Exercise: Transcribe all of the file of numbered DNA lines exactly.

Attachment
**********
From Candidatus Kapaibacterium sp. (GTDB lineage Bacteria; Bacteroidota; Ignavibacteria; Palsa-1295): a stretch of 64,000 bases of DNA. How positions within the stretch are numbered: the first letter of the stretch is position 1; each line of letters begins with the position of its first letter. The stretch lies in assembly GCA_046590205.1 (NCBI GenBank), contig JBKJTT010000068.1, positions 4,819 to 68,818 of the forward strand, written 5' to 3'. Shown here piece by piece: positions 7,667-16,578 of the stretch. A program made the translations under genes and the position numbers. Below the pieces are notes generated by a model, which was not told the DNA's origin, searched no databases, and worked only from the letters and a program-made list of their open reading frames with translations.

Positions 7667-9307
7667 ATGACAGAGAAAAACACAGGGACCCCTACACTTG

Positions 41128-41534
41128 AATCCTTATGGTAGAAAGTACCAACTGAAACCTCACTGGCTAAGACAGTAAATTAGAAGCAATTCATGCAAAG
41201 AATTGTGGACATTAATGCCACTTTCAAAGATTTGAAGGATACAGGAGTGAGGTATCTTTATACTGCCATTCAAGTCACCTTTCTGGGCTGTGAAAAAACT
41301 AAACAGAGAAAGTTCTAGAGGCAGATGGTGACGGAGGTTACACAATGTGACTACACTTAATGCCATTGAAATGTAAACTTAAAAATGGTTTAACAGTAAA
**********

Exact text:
From Candidatus Kapaibacterium sp. (GTDB lineage Bacteria; Bacteroidota; Ignavibacteria; Palsa-1295): a stretch of 64,000 bases of DNA. How positions within the stretch are numbered: the first letter of the stretch is position 1; each line of letters begins with the position of its first letter. The stretch lies in assembly GCA_046590205.1 (NCBI GenBank), contig JBKJTT010000068.1, positions 4,819 to 68,818 of the forward strand, written 5' to 3'. Shown here piece by piece: positions 7,667-16,578 of the stretch. A program made the translations under genes and the position numbers. Below the pieces are notes generated by a model, which was not told the DNA's origin, searched no databases, and worked only from the letters and a program-made list of their open reading frames with translations.

Positions 7667-9307
7667 ATGACAGAGAAAAACACAGGGACCCCTACACTTG

Positions 41128-41534
41128 AATCCTTATGGTAGAAAGTACCAACTGAAACCTCACTGGCTAAGACAGTAAATTAGAAGCAATTCATGCAAAG
41201 AATTGTGGACATTAATGCCACTTTCAAAGATTTGAAGGATACAGGAGTGAGGTATCTTTATACTGCCATTCAAGTCACCTTTCTGGGCTGTGAAAAAACT
41301 AAACAGAGAAAGTTCTAGAGGCAGATGGTGACGGAGGTTACACAATGTGACTACACTTAATGCCATTGAAATGTAAACTTAAAAATGGTTTAACAGTAAA